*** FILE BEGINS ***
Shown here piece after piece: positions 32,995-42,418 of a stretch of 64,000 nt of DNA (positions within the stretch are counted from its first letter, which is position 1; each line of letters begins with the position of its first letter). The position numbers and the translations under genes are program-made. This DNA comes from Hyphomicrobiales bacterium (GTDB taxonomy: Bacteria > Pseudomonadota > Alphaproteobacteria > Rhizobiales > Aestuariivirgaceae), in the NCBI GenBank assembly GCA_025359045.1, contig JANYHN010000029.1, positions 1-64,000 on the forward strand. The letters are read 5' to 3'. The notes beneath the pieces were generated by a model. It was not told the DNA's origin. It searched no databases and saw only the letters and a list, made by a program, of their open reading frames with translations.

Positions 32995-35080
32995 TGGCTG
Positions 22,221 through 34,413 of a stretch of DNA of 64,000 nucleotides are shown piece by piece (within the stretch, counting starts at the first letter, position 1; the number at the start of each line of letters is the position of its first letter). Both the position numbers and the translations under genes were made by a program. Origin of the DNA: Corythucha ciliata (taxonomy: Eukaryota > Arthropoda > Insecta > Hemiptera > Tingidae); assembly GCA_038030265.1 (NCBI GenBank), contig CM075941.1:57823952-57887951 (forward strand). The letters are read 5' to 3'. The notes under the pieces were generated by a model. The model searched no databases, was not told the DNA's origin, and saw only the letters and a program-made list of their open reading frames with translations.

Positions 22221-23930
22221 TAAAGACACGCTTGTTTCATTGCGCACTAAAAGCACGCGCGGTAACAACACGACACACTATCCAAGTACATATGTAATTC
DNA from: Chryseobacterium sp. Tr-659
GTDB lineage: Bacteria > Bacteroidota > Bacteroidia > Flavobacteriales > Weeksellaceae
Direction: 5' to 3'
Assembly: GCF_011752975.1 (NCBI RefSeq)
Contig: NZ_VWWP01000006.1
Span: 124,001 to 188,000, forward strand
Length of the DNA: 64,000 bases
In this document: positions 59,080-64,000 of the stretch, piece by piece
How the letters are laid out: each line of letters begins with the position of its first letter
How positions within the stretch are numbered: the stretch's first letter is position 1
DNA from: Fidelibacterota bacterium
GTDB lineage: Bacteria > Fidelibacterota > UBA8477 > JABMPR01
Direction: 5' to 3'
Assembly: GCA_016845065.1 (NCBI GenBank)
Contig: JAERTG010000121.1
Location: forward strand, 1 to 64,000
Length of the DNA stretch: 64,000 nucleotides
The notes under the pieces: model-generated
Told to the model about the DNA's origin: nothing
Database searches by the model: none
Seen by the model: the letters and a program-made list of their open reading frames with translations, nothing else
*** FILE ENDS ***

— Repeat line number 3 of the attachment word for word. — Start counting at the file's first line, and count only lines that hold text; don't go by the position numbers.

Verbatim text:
32995 TGGCTG